There are a few other possible legal theories: unjust enrichment, state deceptive trade practices laws, state artist's rights statutes, etc.  But none is especially likely to be more successful than a straight-out breach of contract claim.

But let's get real.  Julia's boss wasn't paid for the article.  So even if she were to win a breach of contract case, she probably would not receive more than token damages.  It's too late for a court to order that her name be included in the by-line of the printed article.  Contract damages on the theory of injury to her professional reputation would be extremely speculative and, as a result, unavailable.  With no real prospect for recovering interesting money damages, Julia could never get a lawyer to take her case on contingency.  If she has to pay a good IP lawyer his hourly rate, she would soon find herself writing four figure checks.  Maybe one of volunteer lawyers for the arts groups discussed in this post would help, but Julia may actually have too large an income to qualify for their services.

So what should Julia do?

The right strategy in these cases varies wildly depending on the dynamics of the writer's situation.  These steps might make sense for Julia, but they might make no sense for you.

1.  Figure out in advance what your objectives are.  In Julia's case, her principal goal in writing the piece was to obtain professional recognition.  It's too late now to get credit in the printed article.  But it might still be feasible to ask that a correction be published in conjunction with the online version of the article, acknowledging her contribution.  This would enable her to point to the article as her own, include it on her resume, etc., so it is a goal that may be worth pursuing.  Your goal, by contrast, may be reasonable financial compensation, another project to work on, an apology, a email you can point to acknowledging your role as co-author, shaming of your co-author, or sweet revenge -- each of which may require a different strategy.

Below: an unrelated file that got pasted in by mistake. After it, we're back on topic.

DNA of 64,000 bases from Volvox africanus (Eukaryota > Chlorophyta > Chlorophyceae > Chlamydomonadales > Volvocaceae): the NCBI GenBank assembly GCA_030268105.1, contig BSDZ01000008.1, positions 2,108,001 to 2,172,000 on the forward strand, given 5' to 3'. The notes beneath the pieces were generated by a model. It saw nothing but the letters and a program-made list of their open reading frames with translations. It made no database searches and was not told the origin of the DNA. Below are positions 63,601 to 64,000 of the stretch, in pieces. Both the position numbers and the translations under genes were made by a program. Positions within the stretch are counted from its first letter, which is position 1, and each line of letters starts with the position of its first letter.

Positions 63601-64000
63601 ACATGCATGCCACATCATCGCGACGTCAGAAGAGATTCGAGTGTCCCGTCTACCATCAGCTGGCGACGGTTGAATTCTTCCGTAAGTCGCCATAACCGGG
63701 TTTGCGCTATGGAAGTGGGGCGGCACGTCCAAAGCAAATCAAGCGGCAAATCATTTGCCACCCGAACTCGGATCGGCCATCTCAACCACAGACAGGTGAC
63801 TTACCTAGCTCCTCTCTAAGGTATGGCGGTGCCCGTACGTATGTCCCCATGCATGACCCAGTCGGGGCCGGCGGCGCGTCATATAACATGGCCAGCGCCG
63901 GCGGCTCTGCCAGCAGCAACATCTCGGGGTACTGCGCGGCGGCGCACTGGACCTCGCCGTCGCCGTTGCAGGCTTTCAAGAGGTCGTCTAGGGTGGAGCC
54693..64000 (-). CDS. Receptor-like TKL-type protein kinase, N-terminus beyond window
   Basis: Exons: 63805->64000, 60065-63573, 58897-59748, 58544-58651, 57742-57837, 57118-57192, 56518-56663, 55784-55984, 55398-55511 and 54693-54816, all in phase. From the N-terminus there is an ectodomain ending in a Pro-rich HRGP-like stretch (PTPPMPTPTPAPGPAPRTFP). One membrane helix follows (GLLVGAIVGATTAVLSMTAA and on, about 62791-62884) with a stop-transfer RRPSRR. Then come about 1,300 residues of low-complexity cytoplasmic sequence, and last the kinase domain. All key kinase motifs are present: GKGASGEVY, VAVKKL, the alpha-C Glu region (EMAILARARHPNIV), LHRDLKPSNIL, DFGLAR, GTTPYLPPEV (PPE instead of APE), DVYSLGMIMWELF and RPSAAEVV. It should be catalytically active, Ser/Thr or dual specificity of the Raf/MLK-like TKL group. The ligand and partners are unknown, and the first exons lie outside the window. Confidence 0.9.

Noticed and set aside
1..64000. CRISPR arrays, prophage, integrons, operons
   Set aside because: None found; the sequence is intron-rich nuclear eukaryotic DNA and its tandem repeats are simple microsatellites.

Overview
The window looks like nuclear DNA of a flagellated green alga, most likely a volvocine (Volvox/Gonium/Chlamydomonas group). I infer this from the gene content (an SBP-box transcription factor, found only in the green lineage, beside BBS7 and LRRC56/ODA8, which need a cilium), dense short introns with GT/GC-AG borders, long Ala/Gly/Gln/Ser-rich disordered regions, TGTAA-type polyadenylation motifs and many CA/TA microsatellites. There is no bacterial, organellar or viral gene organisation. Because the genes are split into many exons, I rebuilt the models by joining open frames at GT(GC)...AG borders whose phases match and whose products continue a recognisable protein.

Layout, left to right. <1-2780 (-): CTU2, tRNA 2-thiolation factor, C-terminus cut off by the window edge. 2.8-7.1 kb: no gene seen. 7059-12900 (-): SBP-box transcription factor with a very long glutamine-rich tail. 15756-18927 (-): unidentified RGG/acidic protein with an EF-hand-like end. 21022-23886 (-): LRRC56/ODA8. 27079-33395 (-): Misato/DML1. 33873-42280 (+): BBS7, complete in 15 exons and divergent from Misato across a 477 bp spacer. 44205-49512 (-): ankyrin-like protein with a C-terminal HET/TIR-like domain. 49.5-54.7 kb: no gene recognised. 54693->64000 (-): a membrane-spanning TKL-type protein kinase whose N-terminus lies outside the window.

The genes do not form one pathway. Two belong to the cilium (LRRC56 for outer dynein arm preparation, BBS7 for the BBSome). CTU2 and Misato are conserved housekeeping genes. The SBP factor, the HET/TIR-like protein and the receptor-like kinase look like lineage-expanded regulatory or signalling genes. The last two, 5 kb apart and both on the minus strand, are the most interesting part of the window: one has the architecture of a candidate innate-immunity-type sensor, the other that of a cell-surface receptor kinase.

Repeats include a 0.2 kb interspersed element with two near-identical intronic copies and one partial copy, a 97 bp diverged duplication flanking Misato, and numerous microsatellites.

2.  Gather your evidence. Pull together and preserve all emails, drafts, letters, contracts, invoices, etc. relating to the project.  Review whether there is any objective, documentary evidence of the promise of credit.  Or does it come down to your word against your co-author's?

3.  Decide whether you dare to complain. There are times when it's frankly not worth it to fight over credit -- an undistinguished article in an undistinguished publication, no money at stake, the risk of offending someone whose goodwill you depend upon.   For example, if Julia were still working at her old company, making an issue over the denial of credit might have cost her a raise, a promotion, or even her job.  Those considerations might have had a bearing on whether and how she pursued her grievance. But, because she is no longer working under her co-author, she has little to lose in fighting for the credit she deserves.  I am not suggesting that writers should hesitate to complain when they've been screwed; all I am saying is that it's important to maintain a sense of proportion about any dispute.

4.  Decide whom to complain to. Obviously, the first person you will complain to will be your co-author.  But are you willing and able to complain to others?  Keep in mind that if you announce to a third party that your co-author robbed you of proper credit you may run a risk that your co-author might claim you have libeled him.  (If I only tell you that "you're a plagiarist," it isn't libel; but if I make the same statement to your boss and can't back it up, it could be.  See this interesting article on libel claims arising from plagiarism allegations.) If you are planning on complaining to your co-author's boss or the publication's editor or making your grievance known to the public at large (e.g., on your blog or a gripe site), it may be wise to consult a lawyer first.

5.  Decide how to complain. A face-to-face meeting is often the most effective means of resolving any dispute.  Emails and letters have the virtue of giving you time to collect your thoughts and providing a record of what has been said.  Your  complaint should generally make clear (a) your basis for claiming that you were promised a certain form of credit; (b) the way in which the promise was breached; (c) what you want your co-author to do by way of remedy; and (d) the deadline for implementing the remedy.  These are the classic elements of a lawyer's letter.  If you threaten litigation, it should not be an idle threat.